Anxiety is one of the most common mental disorders in the world today, and many people find it a burden to deal with. Intense anxiety can have a detrimental effect on the future prospects of an individual due to its paralysing effect on peoples behaviour. When it comes to dealing with anxiety, it is important to distinguish between ordinary, day to day anxiety and intense anxiety.
Anxiety is a normal response to stress or danger. At times it is helpful because it can help prepare the body for action, and it can improve performance in a range of situations. Anxiety becomes a problem when it is experienced intensely and it persistently interferes with a person's daily life.
Although this article contains some very useful information it should not be thought of as substitute for professional help. If you are suffering from intense anxiety, please seek professional help.
Anxiety can range from the mild sensations we experience when we are under pressure at work through to panic attacks and other psychosomatic sensations. Anxiety can act as a kind of emotional magnifier: being anxious can enhance a negative situation till it seems a lot worse than it actually is. Many professionals recommend that a good prevention measure to take is to take perspective on a situation.
Avoiding anxiety means avoiding becoming a slave to your emotions. The sensation of anxiety can create worry that blows things out of proportion. In effect, you end up becoming anxious about being anxious!
Try not to forget that the way you think effects the way that you feel. Feeling anxious increases the chances of you experiencing anxiety-provoking thoughts. With this in mind you should get to the root of the problem by confronting your anxieties head on.
Excessive worry stems from a hyper active mind and an inability to accept that not everything is in our control. Overcoming worry is the art of allowing thoughts to enter your mind without feeling the need to sort them out all the time.
One of the most severe manifestations of anxiety is in the form of panic attacks. For people with panic disorder, feelings of anxiety, stress and panic can occur at any time, usually for no obvious reason.
At least one person in 10 experiences occasional panic attacks, which are usually triggered by a stressful event or situation. However, people with panic disorder have recurring and regular attacks, often for no apparent reason.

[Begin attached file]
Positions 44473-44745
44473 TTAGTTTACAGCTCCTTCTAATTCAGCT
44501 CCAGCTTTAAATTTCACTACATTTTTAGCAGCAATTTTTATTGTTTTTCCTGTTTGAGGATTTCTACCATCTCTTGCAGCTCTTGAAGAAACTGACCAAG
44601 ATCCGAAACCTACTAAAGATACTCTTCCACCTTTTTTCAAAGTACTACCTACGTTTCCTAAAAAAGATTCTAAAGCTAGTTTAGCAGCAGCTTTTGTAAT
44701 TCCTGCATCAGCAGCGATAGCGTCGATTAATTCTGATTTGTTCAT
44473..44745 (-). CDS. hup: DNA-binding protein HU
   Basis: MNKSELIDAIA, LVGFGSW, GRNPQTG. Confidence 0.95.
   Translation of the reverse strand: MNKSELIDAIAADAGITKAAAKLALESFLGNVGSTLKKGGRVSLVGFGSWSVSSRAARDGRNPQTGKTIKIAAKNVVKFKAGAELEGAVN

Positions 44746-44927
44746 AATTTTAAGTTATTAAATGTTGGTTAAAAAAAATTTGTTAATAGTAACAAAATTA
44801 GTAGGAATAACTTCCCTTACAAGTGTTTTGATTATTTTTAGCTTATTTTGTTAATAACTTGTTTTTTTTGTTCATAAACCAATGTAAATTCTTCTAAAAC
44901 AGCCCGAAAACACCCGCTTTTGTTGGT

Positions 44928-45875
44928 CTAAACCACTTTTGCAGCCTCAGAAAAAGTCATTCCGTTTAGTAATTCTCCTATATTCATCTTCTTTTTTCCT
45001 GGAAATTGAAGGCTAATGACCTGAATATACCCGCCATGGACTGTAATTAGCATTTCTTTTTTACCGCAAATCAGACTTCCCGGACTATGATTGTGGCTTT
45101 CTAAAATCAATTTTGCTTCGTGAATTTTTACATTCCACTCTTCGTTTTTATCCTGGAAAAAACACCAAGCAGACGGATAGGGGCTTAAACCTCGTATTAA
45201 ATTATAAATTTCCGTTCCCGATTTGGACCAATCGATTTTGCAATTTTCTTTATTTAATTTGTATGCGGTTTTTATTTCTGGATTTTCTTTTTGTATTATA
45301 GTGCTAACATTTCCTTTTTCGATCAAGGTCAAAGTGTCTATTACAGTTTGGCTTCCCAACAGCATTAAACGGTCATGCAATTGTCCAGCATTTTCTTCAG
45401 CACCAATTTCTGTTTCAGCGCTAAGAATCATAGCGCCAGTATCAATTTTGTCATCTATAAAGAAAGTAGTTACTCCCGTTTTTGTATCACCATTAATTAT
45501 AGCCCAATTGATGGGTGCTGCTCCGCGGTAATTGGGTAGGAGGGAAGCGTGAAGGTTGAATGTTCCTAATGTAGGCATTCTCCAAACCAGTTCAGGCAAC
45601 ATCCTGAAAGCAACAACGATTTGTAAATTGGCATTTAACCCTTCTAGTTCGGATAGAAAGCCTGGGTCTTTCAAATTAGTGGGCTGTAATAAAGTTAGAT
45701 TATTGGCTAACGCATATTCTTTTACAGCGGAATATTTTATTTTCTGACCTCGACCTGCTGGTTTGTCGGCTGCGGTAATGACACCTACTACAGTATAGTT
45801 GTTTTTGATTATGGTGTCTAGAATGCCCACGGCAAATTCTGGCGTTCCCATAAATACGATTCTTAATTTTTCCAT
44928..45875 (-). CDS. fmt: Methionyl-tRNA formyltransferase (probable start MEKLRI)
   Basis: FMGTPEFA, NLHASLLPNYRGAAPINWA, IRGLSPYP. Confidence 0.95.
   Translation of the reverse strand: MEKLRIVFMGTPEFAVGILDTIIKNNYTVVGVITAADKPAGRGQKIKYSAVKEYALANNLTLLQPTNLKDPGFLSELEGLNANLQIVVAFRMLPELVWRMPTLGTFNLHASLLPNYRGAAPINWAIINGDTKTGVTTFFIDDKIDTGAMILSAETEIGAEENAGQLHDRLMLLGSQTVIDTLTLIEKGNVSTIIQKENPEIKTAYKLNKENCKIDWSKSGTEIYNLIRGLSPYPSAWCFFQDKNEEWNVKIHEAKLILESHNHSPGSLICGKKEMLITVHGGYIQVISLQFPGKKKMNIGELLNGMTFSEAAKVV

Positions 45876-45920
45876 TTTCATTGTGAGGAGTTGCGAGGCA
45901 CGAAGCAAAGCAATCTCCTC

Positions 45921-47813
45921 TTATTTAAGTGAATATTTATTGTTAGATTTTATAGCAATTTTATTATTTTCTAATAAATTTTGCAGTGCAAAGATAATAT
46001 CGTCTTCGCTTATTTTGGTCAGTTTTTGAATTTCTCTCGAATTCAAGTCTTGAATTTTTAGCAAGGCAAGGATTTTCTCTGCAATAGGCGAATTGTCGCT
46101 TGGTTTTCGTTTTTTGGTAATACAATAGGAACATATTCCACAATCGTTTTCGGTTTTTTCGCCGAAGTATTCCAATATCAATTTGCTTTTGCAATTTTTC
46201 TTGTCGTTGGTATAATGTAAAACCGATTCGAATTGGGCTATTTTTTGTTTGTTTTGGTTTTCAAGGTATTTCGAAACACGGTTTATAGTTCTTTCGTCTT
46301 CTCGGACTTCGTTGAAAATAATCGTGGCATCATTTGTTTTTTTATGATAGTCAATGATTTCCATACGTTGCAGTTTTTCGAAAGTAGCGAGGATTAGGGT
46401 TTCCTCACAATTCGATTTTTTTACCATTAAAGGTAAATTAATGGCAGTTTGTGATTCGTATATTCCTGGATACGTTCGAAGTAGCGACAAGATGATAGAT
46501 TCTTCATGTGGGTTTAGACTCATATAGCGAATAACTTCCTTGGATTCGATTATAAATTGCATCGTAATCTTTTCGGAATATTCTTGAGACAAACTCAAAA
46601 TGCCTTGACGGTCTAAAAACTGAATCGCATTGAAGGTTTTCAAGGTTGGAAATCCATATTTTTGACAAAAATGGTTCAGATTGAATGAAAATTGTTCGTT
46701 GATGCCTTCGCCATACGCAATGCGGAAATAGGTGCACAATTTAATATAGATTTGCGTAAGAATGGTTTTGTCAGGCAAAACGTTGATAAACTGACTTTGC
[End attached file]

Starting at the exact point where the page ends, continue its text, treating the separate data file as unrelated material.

The number of panic attacks that you have will depend on the severity of your condition. Some people may have one or two attacks each month, while others may have several attacks a week. Anxiety can lead to people feeling scared and withdrawn from the world. Agoraphobia is a form of anxiety that causes massive disruption in the social life of an individual.
Many people with agoraphobia also have a related panic disorder, and a history of panic attacks. Their agoraphobia often develops as a result of a previous panic attack.
They worry about being in an environment or situation from which escape or help would be impossible or embarrassing if they were to have a panic attack. Also, many people worry that if they are in a situation or environment that provokes a panic attack, it will be life-threatening. For example, they will stop breathing, or their heart will beat too fast and they will have a heart attack.
As well as relying on yourself, there are numerous groups, societies and professionals to help you overcome a problem. You should not ever feel you are somehow inferior by asking help. It actually takes a lot more courage to speak to others than it does to bottle things up all the time.
One of the great things about support groups is that you can get satisfaction knowing you are helping other people get better too.
Support groups will be able to provide you with useful advice about how you can effectively manage your anxiety, and they are also a good way of meeting other people with similar experiences of the condition.
Support groups often involve face to face meetings where you can talk about your difficulties and problems with others. Many support groups can also provide support and guidance over the telephone, or in writing. Ask your GP about local support groups for anxiety in your area.
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